Skip to content

Aiste Staraite

Living with heart failure


WHF is grateful for the ongoing collaboration with World Heart Day (WHD) supporter and partner, Boehringer Ingelheim and Lilly Alliance, and their nomination of Heart Hero Aistė Štaraitė who shared her story with us.

Young, active, and enjoying her career and life abroad, Aistė Štaraitė had no reason to suspect a heart problem and neither did doctors. But as we learn every day, heart disease knows no boundaries.

In 2016, while in her twenties, Aistė experienced some of the more typical symptoms of cardiovascular trouble: shortness of breath, dizziness, a rapid heart rate and a particularly bad episode awakening from deep sleep, feeling as if her chest would explode. She had always worn a fitness and activity tracker that showed heart rate and the numbers became erratic, even at rest, which was a source of alarm. Feeling ill, Aistė went to the doctor and for weeks, she received different types of medication to relieve the symptoms, but none helped. Finally, tests followed that would reveal a more serious issue. Despite no known family history of heart disease, and not recalling any severe bouts with a virus, she received a diagnosis of “end stage heart failure,” a life-changing shock.

“It isn’t difficult to share my story of heart failure since I want to erase the stigma that young people, especially young females, cannot be sick, because behind ‘looking healthy’ can be a dangerously deadly disease. I see that sharing patient experience makes a positive impact in other people’s lives. My health is the most important thing. Without it, I can’t even make a living and can’t take care of myself or anyone else.”

Aistė refused to take her diagnosis as a predictor of the worst. Medications worked for some time and in 2018, she was fitted with a Left Ventricular Assist Device (LVAD), and in 2021, had a heart transplant. Her greatest determination was to strengthen the power of other patients to steer forward. She became immersed in ways to help patients and families get the facts about heart disease, learn of their treatment options, engage with others—in short, to be their best advocate and stakeholder on their heart journey.

“Many people have the idea that it’s somehow normal, that everyone must have a heart issue at some point in their lives is. When I told people that I live with heart failure, they did not comprehend the seriousness of it and were dismissive. Then when I said I had the LVAD, their reaction became ‘oh, I didn’t know it was that serious.’  Talking about the dangers of tobacco, the importance of getting screened for heart issues, of maintaining physical activity and keeping the risk factors for heart disease at bay– these are things people sometimes don’t want to hear but they are crucial factors and there is such an opportunity to take real and effective prevention measures. Then there’s the mental health aspect– the anxiety, fears, and doubts about the future that are difficult to discuss and because the focus becomes so much on fixing the physical problem.”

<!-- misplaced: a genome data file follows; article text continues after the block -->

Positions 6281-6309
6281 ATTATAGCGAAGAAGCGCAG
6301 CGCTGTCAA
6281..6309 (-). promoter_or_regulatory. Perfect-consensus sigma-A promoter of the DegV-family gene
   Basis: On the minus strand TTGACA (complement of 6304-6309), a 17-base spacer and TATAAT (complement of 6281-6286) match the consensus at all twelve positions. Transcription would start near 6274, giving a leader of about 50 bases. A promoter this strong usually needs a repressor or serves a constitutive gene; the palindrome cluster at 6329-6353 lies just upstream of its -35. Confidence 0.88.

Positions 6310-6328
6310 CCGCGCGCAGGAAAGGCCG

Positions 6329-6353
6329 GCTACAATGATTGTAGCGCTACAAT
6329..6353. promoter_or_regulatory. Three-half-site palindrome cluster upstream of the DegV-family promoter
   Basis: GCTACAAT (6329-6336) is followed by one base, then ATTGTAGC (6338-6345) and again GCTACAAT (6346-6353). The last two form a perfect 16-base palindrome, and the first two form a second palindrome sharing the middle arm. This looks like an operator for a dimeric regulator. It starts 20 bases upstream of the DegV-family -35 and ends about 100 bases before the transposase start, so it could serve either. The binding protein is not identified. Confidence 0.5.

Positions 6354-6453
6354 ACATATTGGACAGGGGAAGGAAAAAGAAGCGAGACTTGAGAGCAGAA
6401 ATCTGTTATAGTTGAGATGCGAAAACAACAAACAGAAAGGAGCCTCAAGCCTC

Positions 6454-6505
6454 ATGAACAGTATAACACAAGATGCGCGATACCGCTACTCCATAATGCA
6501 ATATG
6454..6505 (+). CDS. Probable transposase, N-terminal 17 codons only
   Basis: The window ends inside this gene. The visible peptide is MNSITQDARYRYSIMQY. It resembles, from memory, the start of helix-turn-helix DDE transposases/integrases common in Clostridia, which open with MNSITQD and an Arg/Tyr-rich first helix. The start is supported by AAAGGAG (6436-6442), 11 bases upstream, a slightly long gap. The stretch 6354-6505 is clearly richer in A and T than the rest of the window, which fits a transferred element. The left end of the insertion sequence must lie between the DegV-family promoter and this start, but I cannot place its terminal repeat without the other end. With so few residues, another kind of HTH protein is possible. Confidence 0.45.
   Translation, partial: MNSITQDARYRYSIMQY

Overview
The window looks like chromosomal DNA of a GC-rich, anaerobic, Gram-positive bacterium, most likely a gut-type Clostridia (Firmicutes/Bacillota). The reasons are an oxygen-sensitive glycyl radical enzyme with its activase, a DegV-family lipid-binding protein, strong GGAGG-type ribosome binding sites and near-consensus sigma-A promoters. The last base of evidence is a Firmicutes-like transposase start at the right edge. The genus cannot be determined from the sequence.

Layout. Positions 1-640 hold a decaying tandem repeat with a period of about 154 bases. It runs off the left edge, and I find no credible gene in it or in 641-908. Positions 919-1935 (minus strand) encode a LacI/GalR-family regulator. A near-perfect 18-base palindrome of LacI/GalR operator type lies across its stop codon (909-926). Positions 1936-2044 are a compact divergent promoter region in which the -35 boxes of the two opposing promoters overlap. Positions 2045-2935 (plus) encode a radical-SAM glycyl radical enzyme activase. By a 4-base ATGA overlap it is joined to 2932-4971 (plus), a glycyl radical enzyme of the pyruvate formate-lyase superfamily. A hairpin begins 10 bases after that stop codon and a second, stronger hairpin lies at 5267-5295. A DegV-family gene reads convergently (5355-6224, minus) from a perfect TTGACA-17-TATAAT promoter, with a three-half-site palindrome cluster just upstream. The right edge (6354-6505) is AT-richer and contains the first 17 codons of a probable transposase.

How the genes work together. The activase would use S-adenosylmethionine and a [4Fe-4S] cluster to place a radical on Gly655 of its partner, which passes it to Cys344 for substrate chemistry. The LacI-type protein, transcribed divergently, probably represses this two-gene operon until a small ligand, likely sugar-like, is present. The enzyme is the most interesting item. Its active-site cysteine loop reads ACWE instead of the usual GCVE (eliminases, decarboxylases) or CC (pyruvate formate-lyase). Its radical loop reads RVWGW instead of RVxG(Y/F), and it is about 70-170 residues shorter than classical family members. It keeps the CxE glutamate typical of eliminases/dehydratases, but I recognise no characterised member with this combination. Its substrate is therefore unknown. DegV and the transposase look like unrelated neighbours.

Aistė is quick to enumerate patients’ “unmet needs” that are never far from her thoughts and always part of her actions. They include access to care services. For example, often patients must cover long distances to get to the nearest clinic and face many other challenges: often, there is no specialist cardiologist to go to, and innovative diagnostic tools or treatment options are absent. And there is always more to do to increase knowledge among patients, but among clinicians too, about heart conditions and the ways they can manifest. She stresses the need for inclusion: the power of research and clinical trials to improve understanding of symptoms, causes and care will be greater when they reflect the experiences of people of all backgrounds and the reality of diversity.

Today, as President of the Lithuanian Heart Failure Association, she has a direct role in shaping the future of cardiovascular care and emphasizing patients’ voices. With the Global Heart Hub, an alliance of patient organizations, she serves as Heart Failure Development Executive.  Their release of “Heart Failure – Your Guide to Your Journey” is a one-stop patient-friendly manual covering key topics on heart failure and guideline-directed care. The emergence of such tools, closer links between clinicians and patients, and the persistence of peers in raising awareness gives hope.

“Since the heart transplant, I need to monitor myself carefully, avoiding any complications if I have an infection. Then there is medication that I take every twelve hours or so. But this is just one aspect. I have a full life and I feel great, as good as I did many years before I was diagnosed, and I have more energy. I’m so aware of having the power to create something, to make a difference and to help generate positive change for all hearts.”


WHF highlights the ‘Heart Heroes’ among us – they are the cardiologists, healthcare professionals, policy-makers, patients and their family and friends battling, treating and beating heart disease. We are honoured to hear and share their stories that spread awareness and hope.

In these personal testimonials, any examples of diagnoses, care, treatment, medical processes, or recommendations are provided independently of WHF’s policy or scientific and technical outputs.